You can't be serious? You're telling me that you'd rather there was only one single codec that everyone has to pay for, rather than having a variety of free alternatives, even if the quality isn't quite as good, but still fine for most uses? I seriously can't get around that logic, both as a developer and a consumer

I actually like WebM. I think that it's a great media codec. The MPEG-LA is in way over their heads with this one. They just want to find another reason to take control over our media and to be able to continue pressing DRM onto users of the H.264 codec. Disgusting, really. I just hope that the WebM standard improves in quality, though, because right now I find its quality to be quite inferior in comparison to the more established ones like H.264. Hopefully, though, Google will improve the quality or another codec like Ogg will rise in popularity...

Come on, we all knew this was going to happen. You can't make a new video codec without stepping on Someone elses toes in this day and age. Google was just naive to think they would be able to slide by with this one.

Love or hate the MPEG-LA, at least they have their act together, everything is laid out, and we know where they stand, and who owns what. There are no surprised with H264.. WebM on the other had is likely going to be a very different story over the next few years.

We know where we are with h264, because the MPEG-LA members pooled their knowledge to create a great codec. The problem is that no-one else can now compete because the vast patent pool they collectively hold locks out any possible alternatives. WebM and Theora, while not necessarily superior, are still being pressured out of existance by the MPEG-LA for patent infringement. I'm sure that the MPEG-LA has even come out and said that no video codec could ever be created that doesn't violate one of their patents, which means that any video codec created from this point forward will have to be licenced from the MPEG-LA.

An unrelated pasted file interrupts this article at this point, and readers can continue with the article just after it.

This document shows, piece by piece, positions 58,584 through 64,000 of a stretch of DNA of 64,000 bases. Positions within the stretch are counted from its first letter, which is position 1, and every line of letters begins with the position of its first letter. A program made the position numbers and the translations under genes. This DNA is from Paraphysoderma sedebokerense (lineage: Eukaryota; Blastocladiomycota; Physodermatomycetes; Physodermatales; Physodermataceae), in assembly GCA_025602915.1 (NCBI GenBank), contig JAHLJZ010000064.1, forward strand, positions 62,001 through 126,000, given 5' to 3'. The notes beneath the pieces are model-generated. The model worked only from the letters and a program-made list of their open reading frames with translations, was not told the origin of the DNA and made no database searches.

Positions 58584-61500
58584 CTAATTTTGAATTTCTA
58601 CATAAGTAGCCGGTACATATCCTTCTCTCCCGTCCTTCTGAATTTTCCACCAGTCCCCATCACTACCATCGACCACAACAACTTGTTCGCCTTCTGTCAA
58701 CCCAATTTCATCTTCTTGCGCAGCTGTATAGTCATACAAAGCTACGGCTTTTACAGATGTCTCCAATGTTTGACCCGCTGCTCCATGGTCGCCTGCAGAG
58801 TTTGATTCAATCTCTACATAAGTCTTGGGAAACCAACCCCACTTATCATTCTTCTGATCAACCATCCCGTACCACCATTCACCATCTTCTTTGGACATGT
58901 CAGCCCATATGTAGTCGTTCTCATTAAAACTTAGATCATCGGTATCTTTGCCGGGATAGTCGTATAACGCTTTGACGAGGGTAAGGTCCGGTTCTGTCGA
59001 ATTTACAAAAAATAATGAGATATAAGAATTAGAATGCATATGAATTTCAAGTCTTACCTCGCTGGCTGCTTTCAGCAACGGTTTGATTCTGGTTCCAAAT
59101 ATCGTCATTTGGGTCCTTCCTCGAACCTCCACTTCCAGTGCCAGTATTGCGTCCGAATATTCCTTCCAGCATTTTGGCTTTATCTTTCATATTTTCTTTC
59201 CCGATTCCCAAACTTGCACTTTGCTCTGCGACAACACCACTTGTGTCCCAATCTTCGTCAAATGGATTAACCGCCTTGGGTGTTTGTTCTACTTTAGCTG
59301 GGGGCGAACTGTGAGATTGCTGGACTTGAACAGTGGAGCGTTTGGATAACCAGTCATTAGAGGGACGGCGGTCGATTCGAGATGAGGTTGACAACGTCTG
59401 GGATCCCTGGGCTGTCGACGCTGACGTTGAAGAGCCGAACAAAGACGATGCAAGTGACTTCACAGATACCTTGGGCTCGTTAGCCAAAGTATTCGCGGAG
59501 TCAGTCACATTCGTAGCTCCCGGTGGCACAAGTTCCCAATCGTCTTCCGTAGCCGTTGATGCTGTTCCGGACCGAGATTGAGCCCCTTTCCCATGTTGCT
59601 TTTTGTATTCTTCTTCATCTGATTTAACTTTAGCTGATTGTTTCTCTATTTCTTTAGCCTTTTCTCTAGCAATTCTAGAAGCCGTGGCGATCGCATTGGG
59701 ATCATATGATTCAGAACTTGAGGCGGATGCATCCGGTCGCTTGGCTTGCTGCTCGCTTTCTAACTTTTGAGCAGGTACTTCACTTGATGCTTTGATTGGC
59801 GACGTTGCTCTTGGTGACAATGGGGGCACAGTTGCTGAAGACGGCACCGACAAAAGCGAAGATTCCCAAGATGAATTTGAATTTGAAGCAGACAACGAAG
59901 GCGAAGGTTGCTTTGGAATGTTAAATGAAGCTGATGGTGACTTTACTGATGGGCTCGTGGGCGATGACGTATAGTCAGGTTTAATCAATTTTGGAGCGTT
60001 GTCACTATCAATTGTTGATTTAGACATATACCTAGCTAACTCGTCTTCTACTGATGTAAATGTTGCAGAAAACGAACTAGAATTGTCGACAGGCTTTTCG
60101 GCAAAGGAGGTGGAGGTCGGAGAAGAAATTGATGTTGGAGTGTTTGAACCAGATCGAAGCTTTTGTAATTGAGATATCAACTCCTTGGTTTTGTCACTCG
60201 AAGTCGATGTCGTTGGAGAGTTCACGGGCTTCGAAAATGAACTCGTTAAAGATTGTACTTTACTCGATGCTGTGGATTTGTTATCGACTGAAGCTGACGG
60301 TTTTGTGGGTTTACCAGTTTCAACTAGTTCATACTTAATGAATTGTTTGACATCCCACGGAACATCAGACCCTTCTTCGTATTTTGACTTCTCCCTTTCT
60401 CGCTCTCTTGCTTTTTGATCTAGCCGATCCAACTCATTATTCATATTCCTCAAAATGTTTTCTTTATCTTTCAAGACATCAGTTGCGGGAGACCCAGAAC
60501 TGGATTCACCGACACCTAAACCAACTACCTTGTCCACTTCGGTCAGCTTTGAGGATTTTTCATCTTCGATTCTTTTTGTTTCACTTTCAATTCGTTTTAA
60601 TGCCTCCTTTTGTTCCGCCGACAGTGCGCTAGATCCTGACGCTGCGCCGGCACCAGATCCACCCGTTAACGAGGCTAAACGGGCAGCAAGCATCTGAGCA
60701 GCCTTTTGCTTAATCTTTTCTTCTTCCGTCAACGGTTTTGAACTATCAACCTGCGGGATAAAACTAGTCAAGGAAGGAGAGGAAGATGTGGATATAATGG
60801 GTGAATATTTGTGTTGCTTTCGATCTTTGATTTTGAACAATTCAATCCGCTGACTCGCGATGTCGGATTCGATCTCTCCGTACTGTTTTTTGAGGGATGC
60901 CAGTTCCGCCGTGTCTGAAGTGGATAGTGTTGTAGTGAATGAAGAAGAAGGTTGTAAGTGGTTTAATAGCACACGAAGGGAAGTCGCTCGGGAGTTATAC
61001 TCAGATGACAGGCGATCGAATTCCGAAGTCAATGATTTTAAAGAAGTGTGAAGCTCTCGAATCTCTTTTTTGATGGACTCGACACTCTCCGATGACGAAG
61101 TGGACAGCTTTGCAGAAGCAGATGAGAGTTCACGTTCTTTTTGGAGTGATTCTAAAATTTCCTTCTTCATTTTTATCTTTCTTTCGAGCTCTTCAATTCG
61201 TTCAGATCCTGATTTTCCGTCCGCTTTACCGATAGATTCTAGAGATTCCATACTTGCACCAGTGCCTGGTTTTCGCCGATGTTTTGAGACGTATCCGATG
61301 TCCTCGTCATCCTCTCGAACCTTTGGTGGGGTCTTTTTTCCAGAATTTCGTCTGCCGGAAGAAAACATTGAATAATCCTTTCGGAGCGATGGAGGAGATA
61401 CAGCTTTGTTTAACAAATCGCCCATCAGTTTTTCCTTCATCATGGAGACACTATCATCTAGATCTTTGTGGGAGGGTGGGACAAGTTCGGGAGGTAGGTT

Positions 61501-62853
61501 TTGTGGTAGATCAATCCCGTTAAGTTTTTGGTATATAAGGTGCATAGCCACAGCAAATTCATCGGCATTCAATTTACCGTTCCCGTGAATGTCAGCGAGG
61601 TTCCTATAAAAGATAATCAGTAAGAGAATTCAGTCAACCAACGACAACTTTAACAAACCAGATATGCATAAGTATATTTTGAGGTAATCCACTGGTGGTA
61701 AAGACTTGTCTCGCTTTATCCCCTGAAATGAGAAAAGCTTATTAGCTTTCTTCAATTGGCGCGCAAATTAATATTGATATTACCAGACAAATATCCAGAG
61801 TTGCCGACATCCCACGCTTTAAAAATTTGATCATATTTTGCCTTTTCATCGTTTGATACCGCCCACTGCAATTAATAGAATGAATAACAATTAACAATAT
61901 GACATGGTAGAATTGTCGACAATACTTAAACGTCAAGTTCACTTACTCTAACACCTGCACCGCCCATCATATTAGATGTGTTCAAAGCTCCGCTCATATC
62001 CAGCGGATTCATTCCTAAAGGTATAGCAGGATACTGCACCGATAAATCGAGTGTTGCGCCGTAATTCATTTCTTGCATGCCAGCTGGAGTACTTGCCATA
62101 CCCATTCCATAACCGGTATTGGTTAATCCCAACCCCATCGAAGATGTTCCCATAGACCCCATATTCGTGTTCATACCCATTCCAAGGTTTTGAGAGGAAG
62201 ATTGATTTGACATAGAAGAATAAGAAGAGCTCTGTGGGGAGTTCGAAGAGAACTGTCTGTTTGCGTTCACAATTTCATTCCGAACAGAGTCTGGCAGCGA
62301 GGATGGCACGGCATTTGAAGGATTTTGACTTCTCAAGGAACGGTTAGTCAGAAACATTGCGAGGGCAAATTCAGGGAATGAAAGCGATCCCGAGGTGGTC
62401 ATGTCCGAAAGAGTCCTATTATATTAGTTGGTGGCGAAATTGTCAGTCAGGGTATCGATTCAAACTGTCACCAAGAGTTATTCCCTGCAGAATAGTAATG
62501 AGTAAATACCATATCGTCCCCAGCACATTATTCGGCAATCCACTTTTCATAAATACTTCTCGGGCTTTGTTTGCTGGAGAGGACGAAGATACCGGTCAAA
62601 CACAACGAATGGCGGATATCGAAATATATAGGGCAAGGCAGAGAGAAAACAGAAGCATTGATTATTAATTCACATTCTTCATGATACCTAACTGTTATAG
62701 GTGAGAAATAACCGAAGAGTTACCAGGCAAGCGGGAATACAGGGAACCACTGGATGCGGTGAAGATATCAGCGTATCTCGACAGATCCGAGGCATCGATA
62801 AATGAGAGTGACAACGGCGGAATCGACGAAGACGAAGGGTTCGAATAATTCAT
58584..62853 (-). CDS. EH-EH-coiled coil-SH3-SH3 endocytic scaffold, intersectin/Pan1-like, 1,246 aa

Who need's competition when you've got patents.

Ryoken said,
Come on, we all knew this was going to happen. You can't make a new video codec without stepping on Someone elses toes in this day and age. Google was just naive to think they would be able to slide by with this one.

Google has a culture of pushing the boundaries of what's permissible under the law. Look at how they pushed through Google Books.

In contrast, ever since the antitrust suit, Microsoft has had a culture of lying down and letting others walk all over them. For example, each time the VC-1 codec is used to encode a movie for Blu-ray, Sony makes more money than Microsoft does. Despite the fact that Microsoft developed the VC-1 codec.